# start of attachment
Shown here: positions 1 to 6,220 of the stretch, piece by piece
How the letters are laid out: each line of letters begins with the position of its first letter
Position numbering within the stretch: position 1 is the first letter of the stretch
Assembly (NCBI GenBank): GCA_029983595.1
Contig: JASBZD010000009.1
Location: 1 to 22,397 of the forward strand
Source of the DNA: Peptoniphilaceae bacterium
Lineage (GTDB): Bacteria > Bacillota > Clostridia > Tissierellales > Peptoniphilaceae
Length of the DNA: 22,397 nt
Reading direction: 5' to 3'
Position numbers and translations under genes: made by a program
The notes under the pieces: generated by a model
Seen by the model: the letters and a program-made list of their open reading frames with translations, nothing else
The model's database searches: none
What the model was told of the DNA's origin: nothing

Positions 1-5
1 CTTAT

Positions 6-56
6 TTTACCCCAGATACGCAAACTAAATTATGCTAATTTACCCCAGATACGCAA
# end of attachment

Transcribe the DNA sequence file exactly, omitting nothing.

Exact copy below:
Shown here: positions 1 to 6,220 of the stretch, piece by piece
How the letters are laid out: each line of letters begins with the position of its first letter
Position numbering within the stretch: position 1 is the first letter of the stretch
Assembly (NCBI GenBank): GCA_029983595.1
Contig: JASBZD010000009.1
Location: 1 to 22,397 of the forward strand
Source of the DNA: Peptoniphilaceae bacterium
Lineage (GTDB): Bacteria > Bacillota > Clostridia > Tissierellales > Peptoniphilaceae
Length of the DNA: 22,397 nt
Reading direction: 5' to 3'
Position numbers and translations under genes: made by a program
The notes under the pieces: generated by a model
Seen by the model: the letters and a program-made list of their open reading frames with translations, nothing else
The model's database searches: none
What the model was told of the DNA's origin: nothing

Positions 1-5
1 CTTAT

Positions 6-56
6 TTTACCCCAGATACGCAAACTAAATTATGCTAATTTACCCCAGATACGCAA